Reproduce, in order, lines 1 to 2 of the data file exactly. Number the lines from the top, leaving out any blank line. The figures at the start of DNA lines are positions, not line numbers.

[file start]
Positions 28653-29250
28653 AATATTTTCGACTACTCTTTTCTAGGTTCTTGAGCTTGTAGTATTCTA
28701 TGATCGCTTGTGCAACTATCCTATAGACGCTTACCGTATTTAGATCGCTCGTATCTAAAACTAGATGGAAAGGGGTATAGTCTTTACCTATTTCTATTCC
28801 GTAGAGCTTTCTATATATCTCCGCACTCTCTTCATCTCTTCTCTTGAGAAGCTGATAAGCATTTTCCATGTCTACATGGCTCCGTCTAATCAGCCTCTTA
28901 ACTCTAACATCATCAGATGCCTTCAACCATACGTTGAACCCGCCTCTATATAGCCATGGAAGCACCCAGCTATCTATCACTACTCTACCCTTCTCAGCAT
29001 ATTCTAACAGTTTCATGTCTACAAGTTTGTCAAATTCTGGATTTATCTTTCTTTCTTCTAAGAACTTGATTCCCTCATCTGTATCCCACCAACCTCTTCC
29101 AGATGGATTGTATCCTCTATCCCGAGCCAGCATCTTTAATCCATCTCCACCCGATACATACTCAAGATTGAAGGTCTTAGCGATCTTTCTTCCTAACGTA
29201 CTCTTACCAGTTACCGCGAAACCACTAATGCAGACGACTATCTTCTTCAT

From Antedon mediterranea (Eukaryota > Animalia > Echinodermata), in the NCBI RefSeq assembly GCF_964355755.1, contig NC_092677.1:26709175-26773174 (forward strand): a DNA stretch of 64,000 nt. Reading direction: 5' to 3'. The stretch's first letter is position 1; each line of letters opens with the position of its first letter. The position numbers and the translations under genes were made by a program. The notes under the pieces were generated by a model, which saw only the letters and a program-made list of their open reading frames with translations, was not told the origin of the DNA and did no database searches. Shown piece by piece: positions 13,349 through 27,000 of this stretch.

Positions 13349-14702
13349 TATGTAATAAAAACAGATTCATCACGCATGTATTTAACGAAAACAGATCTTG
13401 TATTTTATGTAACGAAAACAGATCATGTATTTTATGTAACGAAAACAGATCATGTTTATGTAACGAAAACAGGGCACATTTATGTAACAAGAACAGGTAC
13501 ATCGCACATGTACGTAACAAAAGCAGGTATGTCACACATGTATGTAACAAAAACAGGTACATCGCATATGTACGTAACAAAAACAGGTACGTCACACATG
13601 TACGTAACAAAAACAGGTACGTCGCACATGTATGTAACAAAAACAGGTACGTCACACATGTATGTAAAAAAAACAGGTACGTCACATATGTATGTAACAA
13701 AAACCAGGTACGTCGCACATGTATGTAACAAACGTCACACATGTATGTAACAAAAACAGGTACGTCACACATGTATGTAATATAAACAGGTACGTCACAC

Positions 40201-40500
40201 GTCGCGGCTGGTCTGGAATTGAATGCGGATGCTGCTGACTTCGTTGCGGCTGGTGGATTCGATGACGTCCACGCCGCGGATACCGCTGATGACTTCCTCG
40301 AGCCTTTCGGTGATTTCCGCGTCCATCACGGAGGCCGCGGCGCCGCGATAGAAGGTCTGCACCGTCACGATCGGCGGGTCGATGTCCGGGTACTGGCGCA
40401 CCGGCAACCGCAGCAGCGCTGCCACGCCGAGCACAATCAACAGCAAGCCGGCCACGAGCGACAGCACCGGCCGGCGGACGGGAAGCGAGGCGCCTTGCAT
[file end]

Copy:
Positions 28653-29250
28653 AATATTTTCGACTACTCTTTTCTAGGTTCTTGAGCTTGTAGTATTCTA